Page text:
Are images alive? Do they still possess power to influence, demand, persuade? Trauma, violence, crisis, are these associations still useful within the accelerated world of image and media consumption? Une Vie Sans Lumière seeks to unpack the problematic nature of violence within the rhizomatic nature of technology-based media, images and information. Using footage obtained from Youtube, these images are then reduced to nothing more than lines depicting colour and light levels; what is photography, if not colour and light, from and onto an object? By refusing to show images of suffering, the viewers tap into their conscious state of knowing within a modern day culture that is oversaturated by violent and traumatic imagery . The sound fades in and out, methodically offering clues and glimpses into images engrained in oneself. Images are rendered useless unless we stand behind them. They become no more than light signals, a coded language and a screen in which does not fully articulate experience. This film aims to position the viewer to re-image and re-imagine the consumption of violent imagery, and to reboot the dehumanisation process of viewing those images. It becomes a space for critical reflection for a much larger condition.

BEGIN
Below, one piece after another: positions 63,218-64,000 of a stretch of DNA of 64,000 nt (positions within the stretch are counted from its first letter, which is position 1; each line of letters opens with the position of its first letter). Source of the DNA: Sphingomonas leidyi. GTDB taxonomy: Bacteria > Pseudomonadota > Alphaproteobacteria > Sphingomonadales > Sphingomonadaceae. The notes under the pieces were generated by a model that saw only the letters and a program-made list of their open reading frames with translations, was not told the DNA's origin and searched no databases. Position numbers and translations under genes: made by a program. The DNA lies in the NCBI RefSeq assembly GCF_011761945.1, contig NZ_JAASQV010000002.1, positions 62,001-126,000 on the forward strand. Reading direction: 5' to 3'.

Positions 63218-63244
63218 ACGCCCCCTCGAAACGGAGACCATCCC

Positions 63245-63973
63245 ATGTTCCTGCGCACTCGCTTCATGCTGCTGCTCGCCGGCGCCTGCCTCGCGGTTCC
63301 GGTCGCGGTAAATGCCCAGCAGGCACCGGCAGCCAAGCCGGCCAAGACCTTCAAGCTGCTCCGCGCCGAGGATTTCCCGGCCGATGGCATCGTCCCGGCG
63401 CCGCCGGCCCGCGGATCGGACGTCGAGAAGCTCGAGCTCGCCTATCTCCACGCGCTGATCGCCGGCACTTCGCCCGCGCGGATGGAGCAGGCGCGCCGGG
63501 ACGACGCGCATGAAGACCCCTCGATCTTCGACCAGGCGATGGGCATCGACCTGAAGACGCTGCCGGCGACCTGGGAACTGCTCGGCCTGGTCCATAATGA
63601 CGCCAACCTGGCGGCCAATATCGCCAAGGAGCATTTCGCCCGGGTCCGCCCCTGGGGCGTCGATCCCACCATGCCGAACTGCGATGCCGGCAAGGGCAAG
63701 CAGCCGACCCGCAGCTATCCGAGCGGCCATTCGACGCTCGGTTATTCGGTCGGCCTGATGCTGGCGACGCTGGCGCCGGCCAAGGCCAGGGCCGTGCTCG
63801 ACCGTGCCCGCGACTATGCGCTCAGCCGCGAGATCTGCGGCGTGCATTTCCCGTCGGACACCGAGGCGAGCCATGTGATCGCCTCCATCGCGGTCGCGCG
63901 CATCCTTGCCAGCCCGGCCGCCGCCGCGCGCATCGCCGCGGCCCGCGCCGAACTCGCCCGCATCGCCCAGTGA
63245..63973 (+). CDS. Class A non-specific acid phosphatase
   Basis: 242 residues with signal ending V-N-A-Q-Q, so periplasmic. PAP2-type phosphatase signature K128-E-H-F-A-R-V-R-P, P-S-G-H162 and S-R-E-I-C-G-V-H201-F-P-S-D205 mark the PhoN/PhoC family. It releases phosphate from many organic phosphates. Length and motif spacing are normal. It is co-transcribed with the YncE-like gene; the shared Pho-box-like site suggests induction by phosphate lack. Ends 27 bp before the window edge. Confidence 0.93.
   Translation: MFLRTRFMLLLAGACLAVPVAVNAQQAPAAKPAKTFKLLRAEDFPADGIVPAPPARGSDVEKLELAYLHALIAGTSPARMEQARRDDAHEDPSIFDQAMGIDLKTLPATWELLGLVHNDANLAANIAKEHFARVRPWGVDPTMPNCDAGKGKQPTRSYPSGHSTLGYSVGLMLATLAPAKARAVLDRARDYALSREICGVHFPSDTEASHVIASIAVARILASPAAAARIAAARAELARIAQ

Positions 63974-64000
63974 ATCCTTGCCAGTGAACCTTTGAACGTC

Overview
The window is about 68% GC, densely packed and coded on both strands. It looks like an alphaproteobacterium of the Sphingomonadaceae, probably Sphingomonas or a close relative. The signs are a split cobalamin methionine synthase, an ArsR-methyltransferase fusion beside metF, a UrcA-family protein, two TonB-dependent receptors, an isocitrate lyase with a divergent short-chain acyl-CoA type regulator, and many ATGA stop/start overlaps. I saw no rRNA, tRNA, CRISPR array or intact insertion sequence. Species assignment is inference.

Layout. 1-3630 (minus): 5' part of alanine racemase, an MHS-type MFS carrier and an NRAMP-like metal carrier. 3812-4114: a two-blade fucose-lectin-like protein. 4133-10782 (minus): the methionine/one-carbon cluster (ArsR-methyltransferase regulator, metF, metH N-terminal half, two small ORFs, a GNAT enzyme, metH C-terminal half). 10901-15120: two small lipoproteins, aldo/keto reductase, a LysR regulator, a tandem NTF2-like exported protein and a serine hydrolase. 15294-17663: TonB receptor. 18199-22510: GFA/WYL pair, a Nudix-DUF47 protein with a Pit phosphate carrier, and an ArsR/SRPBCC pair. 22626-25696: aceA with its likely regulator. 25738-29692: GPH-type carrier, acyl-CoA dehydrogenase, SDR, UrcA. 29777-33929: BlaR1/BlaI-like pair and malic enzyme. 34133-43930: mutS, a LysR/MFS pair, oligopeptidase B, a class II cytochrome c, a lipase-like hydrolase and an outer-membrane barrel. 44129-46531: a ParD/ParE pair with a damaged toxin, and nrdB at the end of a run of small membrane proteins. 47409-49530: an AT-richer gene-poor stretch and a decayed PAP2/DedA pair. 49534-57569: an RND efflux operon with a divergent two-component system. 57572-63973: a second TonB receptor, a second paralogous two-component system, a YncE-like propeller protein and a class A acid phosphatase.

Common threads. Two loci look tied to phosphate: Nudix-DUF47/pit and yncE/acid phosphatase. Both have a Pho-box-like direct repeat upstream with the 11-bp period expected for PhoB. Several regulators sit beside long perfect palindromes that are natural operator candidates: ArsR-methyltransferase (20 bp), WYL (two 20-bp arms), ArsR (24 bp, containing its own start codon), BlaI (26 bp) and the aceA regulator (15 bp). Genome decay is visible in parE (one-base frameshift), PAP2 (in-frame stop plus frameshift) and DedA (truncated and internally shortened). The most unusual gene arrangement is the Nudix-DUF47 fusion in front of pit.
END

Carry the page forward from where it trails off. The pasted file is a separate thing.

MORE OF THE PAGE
Adar Ng (SG) — The Lights Went Out
Pulsating in the stillness of the night, the flickering lights add a new sight to the nightscape in Singapore. It reminded me of the abundance of artificial light we have and how reliant we are on it. When a light malfunctions, the light is fixed the following night. It felt like the flickering never happened and the world moves on. Making assumptions that the lights in the city never went out - it is always functioning as it should be.